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BGA PCB Board Design – Key Considerations

BGA PCB Board Design - Key Considerations

The BGA PCB board is an integral part of modern-day electronics. It incorporates the BGA package, which attaches microchips to the substrate using a grid-like pattern of solder balls. This board type can be difficult to produce, given the numerous pin connections and fine pin pitch. Below, we share its design tips.

What is a BGA in PCB?

BGA stands for “Ball Grid Array”. It refers to a surface mount IC package comprising an array of solder balls in a grid pattern on its bottom. The solder balls melt to permanently it to a printed circuit board.

The BGA package replaces the pin-based PGA (Pin grid array) format. Instead of solder balls, the PGA is attached to the PCB using pins on its sides.

BGA packages provide more connections in a small space (from a few to hundreds or even thousands). It offers the following advantages when used on a printed circuit board

  • Reduced PCB footprint and higher component density
  • Shorter connections that improve electrical performance
  • Reduced signal distortion since the distance between the package and PCB is drastically reduced
  • Enhanced heat dissipation due to the lower thermal resistance between the array and the board
BGA circuit board design showing fan-out strategies
BGA circuit board design showing fan-out strategies
Resource: https://hackaday.com

BGA Circuit Board Design

The BGA PCB board requires more effort to design than a standard board; you need to use thinner traces and smaller vias to route it, which can be challenging to implement.

Furthermore, you must ensure efficient thermal performance, inspectability, and other functionalities, such as avoidance of signal degradation or power transmission issues.

The designer must meet varied specifications, or the board may experience problems later. The next part discusses the most important considerations when designing this board type.

Designing a simple ball grid array board
Designing a simple ball grid array board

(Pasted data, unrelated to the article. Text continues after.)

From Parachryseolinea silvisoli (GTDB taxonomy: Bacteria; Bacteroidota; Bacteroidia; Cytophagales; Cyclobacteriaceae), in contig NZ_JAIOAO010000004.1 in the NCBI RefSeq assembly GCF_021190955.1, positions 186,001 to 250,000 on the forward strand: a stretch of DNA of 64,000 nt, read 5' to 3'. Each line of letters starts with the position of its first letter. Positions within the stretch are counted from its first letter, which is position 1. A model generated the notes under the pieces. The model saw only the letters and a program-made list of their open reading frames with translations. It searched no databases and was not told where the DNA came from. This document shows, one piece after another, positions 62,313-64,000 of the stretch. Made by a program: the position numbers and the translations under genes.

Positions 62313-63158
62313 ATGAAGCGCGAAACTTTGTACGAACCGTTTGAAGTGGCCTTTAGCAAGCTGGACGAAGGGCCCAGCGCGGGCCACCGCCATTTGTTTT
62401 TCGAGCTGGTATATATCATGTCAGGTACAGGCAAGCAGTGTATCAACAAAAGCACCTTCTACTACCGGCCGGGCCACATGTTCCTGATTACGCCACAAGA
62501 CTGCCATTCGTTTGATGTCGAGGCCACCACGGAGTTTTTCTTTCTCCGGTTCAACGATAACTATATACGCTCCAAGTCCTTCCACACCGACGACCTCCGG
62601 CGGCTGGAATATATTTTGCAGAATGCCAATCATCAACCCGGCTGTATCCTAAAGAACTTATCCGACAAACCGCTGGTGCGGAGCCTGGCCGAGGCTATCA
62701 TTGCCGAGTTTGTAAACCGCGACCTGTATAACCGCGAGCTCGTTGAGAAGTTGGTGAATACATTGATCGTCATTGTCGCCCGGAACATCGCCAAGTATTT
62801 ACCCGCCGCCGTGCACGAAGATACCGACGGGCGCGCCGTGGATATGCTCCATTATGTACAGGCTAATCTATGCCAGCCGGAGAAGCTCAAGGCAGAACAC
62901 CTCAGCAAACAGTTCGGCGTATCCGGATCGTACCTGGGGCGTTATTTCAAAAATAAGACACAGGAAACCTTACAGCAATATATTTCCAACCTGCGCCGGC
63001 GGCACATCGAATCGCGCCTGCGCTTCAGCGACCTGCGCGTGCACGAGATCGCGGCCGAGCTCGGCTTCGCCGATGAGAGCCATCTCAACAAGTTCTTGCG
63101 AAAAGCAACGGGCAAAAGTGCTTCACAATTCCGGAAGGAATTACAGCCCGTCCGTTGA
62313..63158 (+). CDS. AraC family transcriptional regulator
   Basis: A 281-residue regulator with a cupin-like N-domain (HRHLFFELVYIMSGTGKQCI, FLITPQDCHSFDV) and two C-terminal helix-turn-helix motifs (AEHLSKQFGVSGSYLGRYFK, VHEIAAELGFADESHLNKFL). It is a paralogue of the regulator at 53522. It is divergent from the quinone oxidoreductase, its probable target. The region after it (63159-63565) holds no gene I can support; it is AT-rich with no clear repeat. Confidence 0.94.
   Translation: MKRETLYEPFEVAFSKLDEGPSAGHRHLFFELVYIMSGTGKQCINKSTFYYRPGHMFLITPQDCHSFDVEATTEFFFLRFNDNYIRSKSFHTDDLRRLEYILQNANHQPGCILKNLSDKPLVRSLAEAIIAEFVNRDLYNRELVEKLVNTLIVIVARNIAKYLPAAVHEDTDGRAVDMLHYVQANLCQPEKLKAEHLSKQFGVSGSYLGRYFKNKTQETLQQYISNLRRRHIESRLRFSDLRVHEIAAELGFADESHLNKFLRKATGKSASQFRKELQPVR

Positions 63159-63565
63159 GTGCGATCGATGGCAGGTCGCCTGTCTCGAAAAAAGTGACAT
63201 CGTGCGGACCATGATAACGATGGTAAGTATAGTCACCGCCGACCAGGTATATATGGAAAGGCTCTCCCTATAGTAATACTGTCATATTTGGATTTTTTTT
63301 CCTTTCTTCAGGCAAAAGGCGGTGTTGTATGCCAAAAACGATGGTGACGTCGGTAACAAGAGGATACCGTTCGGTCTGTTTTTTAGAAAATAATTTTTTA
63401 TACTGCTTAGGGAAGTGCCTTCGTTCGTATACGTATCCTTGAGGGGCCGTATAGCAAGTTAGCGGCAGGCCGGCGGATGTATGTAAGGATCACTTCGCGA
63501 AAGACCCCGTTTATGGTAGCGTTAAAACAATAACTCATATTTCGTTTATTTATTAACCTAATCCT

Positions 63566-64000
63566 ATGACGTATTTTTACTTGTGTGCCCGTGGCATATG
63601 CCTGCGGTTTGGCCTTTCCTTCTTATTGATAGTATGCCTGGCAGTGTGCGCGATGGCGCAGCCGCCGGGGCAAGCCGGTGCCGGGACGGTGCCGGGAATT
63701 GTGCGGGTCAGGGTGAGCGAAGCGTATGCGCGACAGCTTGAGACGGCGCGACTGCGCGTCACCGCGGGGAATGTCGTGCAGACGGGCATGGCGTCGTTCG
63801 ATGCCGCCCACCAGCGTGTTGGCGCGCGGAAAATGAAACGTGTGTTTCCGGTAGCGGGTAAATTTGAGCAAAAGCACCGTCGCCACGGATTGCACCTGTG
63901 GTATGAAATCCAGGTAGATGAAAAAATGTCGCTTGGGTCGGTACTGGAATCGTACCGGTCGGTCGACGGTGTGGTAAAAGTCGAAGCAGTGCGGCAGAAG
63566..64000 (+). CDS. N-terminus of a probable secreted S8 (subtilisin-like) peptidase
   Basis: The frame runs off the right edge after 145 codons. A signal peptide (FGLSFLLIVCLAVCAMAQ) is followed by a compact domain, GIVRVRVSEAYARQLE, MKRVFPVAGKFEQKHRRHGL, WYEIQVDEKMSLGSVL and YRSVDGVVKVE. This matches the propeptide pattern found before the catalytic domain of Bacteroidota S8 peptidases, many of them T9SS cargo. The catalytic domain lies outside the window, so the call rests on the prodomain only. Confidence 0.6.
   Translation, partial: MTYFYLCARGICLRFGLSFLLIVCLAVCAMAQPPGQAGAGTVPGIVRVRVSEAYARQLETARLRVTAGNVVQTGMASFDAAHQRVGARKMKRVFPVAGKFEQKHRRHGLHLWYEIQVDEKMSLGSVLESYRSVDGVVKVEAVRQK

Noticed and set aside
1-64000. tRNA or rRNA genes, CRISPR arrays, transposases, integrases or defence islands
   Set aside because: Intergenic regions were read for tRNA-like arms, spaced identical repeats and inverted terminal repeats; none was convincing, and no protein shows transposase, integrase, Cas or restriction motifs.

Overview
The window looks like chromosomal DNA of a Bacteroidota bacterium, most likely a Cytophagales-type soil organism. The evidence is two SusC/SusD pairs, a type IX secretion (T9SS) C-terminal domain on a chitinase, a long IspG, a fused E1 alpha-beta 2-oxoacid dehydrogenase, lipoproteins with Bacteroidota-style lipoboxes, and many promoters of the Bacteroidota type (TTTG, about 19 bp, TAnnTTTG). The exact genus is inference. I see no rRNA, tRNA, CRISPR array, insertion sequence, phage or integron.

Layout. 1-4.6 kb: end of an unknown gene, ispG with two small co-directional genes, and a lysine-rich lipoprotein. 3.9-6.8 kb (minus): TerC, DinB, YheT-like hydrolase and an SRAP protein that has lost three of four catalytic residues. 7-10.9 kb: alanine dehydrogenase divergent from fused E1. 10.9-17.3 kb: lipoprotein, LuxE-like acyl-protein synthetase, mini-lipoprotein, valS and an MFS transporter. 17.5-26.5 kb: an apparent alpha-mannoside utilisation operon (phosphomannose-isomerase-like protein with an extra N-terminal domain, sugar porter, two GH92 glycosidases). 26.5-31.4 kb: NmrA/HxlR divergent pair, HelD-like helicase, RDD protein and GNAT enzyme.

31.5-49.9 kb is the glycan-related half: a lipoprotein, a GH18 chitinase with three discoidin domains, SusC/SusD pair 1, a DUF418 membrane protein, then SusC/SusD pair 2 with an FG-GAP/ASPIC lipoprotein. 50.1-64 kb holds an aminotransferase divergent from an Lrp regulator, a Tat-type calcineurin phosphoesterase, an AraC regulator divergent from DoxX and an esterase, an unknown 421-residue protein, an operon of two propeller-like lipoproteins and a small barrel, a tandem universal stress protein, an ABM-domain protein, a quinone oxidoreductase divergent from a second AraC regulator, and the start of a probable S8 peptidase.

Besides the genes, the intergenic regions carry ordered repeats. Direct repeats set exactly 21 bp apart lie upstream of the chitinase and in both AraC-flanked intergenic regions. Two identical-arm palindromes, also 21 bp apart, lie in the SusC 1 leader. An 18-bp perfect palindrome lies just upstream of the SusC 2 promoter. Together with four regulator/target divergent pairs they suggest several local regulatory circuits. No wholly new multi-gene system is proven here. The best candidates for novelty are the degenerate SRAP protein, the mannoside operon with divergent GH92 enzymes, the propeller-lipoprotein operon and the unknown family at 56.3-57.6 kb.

Resource: https://hackaday.com

BGA PCB Design Guidelines

As we have seen, proper design is critical when placing a ball grid array on a printed circuit board. Improper practices can lead to issues requiring rework and increasing production costs. Several BGA rules apply. They include the following.

Array Design and Type

Ensure the array fits the board size or required footprint. The distance between pads varies but generally ranges from 0.8mm to 1 mm. Some use solder mask-defined pads, while some do not.

Different types of BGAs are also available. Depending on your specific application, determine the array that suits your needs. Options include plastic, ceramic, micro and micro-fine BGA, stack BGA, and lead or leadless types.

BGA PCB Pad Size and Shape

Most circuit boards with ball grid arrays conform to the IPC class 3 standards, which impose strict reliability levels. That means higher tolerances and specified solder mask and annular ring features.

Use the size of the solder balls to determine that of the pads. Determine whether the solder mask defines the pads or not, too.

For better results, use round pads. These wet more effectively, allowing excellent soldering for secure connections compared to rectangular pads.

BGA PCB Stack-Up

The number of layers in the BGA substrate mainly depends on the number of signal layers needed and other factors, such as whether there’s a need for controlled impedance.

Consider the distance between the solder balls or pads when determining the layer count. The finer the pin pitch, the higher the likelihood that you will need more layers to route the array.

Use ground planes below the array to separate power and signal layers for controlled impedance, placing a dielectric layer between them.

BGA PCB Routing

Good routing practices ensure better performance and optimized signal transmission. This board requires routing exit traces through closely packed pin rows, which can be challenging.

When placing exit route or fan-out traces, begin with the outermost rows. These are generally easier to route. Difficulties start to emerge when you get into the inner rows.